Overview of the Program

This page refers to the undergraduate athletic training major, which is no longer accepting students. For information on the Master of Athletic Training please visit gustavus.edu/academics/athletictraining

The Health and Exercise Science Department offers an Athletic Training Program (ATP) accredited by the Commission on Accreditation of Athletic Training Education (CAATE). This program is provided for students who wish to prepare for a career as an athletic trainer. Athletic Trainers are medical professionals who are experts in injury prevention, assessment, treatment and rehabilitation, particularly in the orthopedic and musculoskeletal disciplines. This major may also be combined with other allied health care professional programs.

Students wishing to apply for admission to the ATP must be enrolled during or have completed by the fall semester of their sophomore year the following courses: HES 200, HES 234 and HES 309. HES 203 must be taken in the fall semester of sophomore year. Sophomore students are evaluated during this fall semester and admission into the ATP is competitive and limited. Application to the ATP is completed during the sophomore fall semester. Information about the application process is available on the ATP website.

Transfer students must complete the fall application process to be admitted into the ATP as a sophomore level student that following spring. Core coursework must be completed in the sequential manor. ATP program officials are rarely able to approve transfer credit for courses in the major, so please contact the Program Director if you desire to transfer.

Athletic Training Program

Sophomore students accepted into the major begin clinical experiences (HES 303) during the spring semester. During January of the sophomore year, Athletic Training student majors are encouraged to complete a four-week career exploration in a sports medicine clinic, high school or related allied health care setting. During the junior (HES 307 and HES 311) and senior (HES 312, HES 318, and HES 353) years clinical experiences will include application of skills and techniques involved with the prevention, assessment, recognition, rehabilitation, reconditioning and disposition of injuries/illness to the physically active patient. These courses must be completed sequentially and all associated clinical proficiencies must be completed prior to continuing onto the next clinical experience. All clinical experiences are completed under the direct supervision of athletic trainers and other allied health care professionals. Upon completion of the major the student will be qualified to sit for the BOC examination to become a BOC Certified Athletic Trainer.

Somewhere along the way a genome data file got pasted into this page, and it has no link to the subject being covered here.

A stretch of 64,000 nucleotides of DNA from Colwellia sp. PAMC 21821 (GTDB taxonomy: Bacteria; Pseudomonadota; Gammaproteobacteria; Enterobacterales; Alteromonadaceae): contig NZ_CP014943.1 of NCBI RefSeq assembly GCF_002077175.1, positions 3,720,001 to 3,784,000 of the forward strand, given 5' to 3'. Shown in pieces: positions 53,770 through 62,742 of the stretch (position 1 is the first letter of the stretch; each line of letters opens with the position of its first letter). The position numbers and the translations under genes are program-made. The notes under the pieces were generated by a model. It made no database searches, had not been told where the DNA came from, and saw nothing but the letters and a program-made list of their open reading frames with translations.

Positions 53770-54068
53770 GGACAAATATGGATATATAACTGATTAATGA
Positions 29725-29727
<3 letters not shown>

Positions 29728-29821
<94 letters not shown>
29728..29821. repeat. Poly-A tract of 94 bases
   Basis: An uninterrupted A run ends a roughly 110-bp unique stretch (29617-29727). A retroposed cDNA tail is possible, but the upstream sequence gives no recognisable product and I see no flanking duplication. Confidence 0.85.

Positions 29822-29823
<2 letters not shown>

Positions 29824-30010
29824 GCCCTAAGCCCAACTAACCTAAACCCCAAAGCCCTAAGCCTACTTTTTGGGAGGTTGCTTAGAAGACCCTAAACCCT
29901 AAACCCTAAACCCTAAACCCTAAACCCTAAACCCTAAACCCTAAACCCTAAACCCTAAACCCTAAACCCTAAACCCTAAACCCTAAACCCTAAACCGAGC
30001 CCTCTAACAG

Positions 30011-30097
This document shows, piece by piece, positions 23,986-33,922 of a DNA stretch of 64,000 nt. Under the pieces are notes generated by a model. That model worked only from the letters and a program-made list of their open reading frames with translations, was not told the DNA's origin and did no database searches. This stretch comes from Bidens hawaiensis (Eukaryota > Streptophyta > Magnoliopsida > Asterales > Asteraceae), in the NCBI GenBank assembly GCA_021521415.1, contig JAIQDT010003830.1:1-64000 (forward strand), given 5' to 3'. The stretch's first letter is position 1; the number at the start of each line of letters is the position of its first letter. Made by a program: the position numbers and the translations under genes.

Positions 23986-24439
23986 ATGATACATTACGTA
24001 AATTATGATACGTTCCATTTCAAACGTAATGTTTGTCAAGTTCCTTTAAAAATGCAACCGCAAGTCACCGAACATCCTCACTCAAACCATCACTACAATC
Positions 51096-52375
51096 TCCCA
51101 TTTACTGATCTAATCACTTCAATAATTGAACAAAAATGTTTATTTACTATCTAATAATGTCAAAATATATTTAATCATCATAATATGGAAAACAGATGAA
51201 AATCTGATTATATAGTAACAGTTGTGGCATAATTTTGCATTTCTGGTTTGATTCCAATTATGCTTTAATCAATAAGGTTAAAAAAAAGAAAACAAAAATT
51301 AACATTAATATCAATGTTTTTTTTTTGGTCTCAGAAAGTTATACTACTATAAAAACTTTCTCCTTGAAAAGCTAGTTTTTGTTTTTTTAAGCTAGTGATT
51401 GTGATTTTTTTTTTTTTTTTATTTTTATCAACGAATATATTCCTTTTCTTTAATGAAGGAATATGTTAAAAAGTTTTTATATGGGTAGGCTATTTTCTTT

There are 14.5 course credits required for the major: HES-200, HES-203, HES-206, HES-222, HES-234, HES-235, HES-303, HES-307, HES-308, HES 309, HES-311, HES-312, HES-318, HES-320, HES-353, NUR-253, and NUR-337.


Students should maintain an overall GPA of 2.5 or better with at least a C- in the required courses for the athletic training major. Core courses must be taken in an established sequence. Failing to earn a C- or better in any course will require the course to be retaken and may require an extra year to graduate or removal from the major.

Students must complete all competencies associated with courses at a level of 3 or higher in order to pass the course and move on to the next sequences course. All seniors must complete all proficiency assessments at a level of 3 or higher to complete their degree. Failure to complete competencies or proficiency assessments at this level will result in retaking the course associated or removal from the major 

Students must complete clinical experiences satisfactorily. Students are responsible for attending during scheduled times as determined by the preceptor and/or program faculty, completion of pre-experience paperwork (i.e., bloodborne pathogen training, CPR certification, student handbook, technical standards, communicable disease policy, confidentiality agreements, TB testing, site orientations, background checks, etc.), timely completion of clinical experience evaluations, logging of clinical hours, and completion of patient encounter tracking. In addition, rules and regulations in the student handbook must be followed. Students must also receive satisfactory evaluations from their preceptors as determined through conversation with the program faculty, the student, and the preceptors. In addition, students must stay in good standing with the college. Behavioral or Academic warnings, probation, or sanctions will result in a meeting with the program officials to determine appropriate course of action with regards to the student’s ability to complete the program and its clinical experiences.  Failure to complete any of the required experiences, failure to complete program paperwork and responsibilities in a timely manner, failure to comply with rules and regulations, or failure to progress through clinical experiences with satisfactory evaluations from preceptors, will result in disciplinary action. Such disciplinary action could include warnings, probation, added assignments, referral to the proper college administration unit, removal from the clinical experience or course, requirement to recomplete the clinical experience or course, being placed on probation, or removal from the program. These decisions will be made in conferences between the student and the program faculty, with involvement from the Provost’s office and/or Dean of Students’ office as needed.